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Newport Reef Notaciones
Calidad cuándo Funciona: 3.0
Consistencia de Olas: 2.0
Dificultad: 4.0
Gente al Agua: 4.0

Overall: 3.2

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Surf Report Feed

Estadísticas de Olas para Newport Reef, septiembre: Todo Oleaje – Todo Viento

This chart illustrates the combination of swells directed at Newport Reef over a normal September and is based upon 2400 NWW3 model predictions since 2006 (values every 3 hours). The wave model does not forecast wind or surf right at the shore so we have chosen the most applicable grid node based on what we know about Newport Reef. In the case of Newport Reef, the best grid node is 23 km away (14 miles).

The rose diagram shows the distribution of swell directions and swell sizes, while the graph at the bottom shows the same thing without direction information. Five colours show increasing wave sizes. The smallest swells, less than 0.5m (1.5 feet), high are coloured blue. These occurred only 18% of the time. Green and yellow represent increasing swell sizes and red shows the largest swells, greater than >3m (>10ft). In both graphs, the area of any colour is proportional to how commonly that size swell happens.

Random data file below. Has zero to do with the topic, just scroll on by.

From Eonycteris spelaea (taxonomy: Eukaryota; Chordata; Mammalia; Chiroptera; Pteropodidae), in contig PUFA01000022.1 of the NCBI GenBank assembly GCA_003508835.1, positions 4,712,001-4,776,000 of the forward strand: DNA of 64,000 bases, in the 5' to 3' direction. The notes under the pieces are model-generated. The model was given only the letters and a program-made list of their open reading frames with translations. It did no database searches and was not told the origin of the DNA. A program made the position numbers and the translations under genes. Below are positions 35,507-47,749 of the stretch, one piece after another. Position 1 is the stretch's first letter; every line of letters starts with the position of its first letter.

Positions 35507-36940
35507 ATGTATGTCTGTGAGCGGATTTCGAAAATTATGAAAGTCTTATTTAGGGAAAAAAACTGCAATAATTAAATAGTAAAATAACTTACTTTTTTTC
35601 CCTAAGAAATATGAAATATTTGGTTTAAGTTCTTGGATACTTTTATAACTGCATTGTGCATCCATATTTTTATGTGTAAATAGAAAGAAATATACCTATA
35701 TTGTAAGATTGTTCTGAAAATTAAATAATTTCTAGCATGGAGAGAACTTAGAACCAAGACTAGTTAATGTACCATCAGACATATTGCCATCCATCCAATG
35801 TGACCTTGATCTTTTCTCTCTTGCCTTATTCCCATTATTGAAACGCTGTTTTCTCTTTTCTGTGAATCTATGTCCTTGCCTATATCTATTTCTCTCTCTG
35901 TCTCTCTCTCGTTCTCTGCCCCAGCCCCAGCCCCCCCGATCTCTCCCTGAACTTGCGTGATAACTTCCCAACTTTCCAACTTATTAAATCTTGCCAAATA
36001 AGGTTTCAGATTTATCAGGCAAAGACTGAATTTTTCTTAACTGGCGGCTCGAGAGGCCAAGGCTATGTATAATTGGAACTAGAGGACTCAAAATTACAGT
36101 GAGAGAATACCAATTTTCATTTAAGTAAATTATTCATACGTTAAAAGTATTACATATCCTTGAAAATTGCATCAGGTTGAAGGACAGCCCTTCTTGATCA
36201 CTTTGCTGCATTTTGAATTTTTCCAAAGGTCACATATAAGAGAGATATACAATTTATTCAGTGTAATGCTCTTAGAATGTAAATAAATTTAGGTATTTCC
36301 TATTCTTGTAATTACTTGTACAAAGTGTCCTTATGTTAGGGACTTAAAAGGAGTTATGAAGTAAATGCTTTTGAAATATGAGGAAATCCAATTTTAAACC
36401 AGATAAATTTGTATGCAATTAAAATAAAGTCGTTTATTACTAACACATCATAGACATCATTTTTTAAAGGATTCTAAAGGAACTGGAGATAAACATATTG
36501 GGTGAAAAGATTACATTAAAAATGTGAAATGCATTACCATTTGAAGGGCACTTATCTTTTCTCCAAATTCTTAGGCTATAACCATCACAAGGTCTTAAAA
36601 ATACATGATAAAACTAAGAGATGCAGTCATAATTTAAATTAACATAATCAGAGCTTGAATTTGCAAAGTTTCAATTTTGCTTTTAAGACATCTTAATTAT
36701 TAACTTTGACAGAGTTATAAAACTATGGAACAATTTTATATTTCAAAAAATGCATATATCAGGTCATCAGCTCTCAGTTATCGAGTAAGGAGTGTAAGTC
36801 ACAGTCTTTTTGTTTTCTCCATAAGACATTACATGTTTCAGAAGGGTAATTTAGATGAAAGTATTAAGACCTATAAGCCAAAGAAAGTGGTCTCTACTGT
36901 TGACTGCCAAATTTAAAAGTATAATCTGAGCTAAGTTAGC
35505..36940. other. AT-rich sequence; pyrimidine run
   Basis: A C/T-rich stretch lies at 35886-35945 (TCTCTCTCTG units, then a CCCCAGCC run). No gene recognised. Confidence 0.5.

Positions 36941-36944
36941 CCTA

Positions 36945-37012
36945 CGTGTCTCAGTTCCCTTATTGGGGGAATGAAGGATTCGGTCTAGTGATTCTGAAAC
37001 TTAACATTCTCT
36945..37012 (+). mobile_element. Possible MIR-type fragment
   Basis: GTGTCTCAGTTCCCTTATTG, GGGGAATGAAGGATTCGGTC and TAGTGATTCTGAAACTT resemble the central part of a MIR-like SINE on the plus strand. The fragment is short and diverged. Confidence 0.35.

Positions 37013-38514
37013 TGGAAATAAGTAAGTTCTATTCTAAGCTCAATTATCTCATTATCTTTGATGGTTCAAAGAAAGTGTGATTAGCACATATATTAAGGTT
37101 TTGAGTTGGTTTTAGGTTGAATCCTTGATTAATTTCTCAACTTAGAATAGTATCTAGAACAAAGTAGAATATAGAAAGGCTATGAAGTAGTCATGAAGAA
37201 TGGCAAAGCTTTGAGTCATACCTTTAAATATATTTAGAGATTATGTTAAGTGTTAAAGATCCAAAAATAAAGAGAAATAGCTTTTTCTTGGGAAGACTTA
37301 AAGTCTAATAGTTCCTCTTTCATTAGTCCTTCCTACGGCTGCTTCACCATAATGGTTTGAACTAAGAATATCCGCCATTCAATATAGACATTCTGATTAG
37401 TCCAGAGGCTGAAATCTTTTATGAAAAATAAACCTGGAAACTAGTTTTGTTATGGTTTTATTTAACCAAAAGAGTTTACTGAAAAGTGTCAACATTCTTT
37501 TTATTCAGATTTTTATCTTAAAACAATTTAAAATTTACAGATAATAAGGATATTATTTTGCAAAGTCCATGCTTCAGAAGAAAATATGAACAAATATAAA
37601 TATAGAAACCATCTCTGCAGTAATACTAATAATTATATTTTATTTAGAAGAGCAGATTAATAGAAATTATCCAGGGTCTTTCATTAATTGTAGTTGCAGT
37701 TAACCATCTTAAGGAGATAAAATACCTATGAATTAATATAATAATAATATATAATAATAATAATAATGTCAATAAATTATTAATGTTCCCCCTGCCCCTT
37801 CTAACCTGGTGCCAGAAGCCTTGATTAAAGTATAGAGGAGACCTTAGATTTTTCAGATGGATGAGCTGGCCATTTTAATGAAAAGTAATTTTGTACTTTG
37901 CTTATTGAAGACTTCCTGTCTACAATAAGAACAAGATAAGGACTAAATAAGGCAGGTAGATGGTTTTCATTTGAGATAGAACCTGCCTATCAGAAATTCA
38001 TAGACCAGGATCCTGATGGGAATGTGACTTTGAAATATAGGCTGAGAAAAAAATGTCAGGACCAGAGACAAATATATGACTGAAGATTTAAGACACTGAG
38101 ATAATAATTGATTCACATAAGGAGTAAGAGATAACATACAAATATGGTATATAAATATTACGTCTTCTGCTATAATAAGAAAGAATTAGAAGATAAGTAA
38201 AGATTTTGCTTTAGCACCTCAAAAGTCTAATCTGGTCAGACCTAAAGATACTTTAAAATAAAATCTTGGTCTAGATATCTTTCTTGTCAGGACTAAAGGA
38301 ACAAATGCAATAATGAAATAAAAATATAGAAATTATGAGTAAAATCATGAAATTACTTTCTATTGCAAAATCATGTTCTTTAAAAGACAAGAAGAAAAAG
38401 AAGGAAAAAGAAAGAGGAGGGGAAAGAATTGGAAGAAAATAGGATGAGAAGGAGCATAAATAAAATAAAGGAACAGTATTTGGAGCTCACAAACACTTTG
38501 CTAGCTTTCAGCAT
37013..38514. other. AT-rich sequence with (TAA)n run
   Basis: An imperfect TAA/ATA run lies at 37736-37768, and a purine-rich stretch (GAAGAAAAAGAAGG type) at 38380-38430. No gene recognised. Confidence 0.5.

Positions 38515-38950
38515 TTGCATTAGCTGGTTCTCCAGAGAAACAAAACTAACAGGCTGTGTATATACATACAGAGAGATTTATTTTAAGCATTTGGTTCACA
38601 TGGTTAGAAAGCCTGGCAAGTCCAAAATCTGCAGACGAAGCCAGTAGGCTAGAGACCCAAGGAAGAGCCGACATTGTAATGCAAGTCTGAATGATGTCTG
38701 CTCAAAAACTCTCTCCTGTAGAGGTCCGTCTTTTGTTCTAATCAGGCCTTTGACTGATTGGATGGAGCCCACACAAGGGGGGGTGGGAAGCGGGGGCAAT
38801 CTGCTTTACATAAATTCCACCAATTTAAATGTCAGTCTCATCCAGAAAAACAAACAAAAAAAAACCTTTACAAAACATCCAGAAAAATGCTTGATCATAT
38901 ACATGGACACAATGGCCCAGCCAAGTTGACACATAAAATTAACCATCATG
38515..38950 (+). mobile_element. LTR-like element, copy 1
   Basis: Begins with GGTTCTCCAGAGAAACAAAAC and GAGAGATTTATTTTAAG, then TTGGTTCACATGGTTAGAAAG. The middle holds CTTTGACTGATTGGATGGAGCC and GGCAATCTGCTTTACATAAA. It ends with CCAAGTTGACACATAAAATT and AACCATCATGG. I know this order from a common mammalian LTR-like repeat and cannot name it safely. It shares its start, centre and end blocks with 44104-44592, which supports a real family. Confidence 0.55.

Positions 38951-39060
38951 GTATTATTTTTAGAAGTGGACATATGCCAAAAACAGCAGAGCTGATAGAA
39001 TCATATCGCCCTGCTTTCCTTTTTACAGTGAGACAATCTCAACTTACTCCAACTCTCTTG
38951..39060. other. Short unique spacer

The diagram implies that the most common swell direction, shown by the biggest spokes, was SE, whereas the the most common wind blows from the WNW. Because the wave model grid is away from the coast, sometimes a strong offshore wind blows largest waves away from Newport Reef and out to sea. We group these with the no surf category of the bar chart. To simplify things we don't show these in the rose diagram. Because wind determines whether or not waves are clean enough to surf at Newport Reef, you can load a different image that shows only the swells that were forecast to coincide with glassy or offshore wind conditions. During a typical September, swells large enough to cause surfable waves at Newport Reef run for about 82% of the time.

IMPORTANT: Beta version feature! Swell heights are open water values from NWW3. There is no attempt to model near-shore effects. Coastal wave heights will generally be less, especially if the break does not have unobstructed exposure to the open ocean.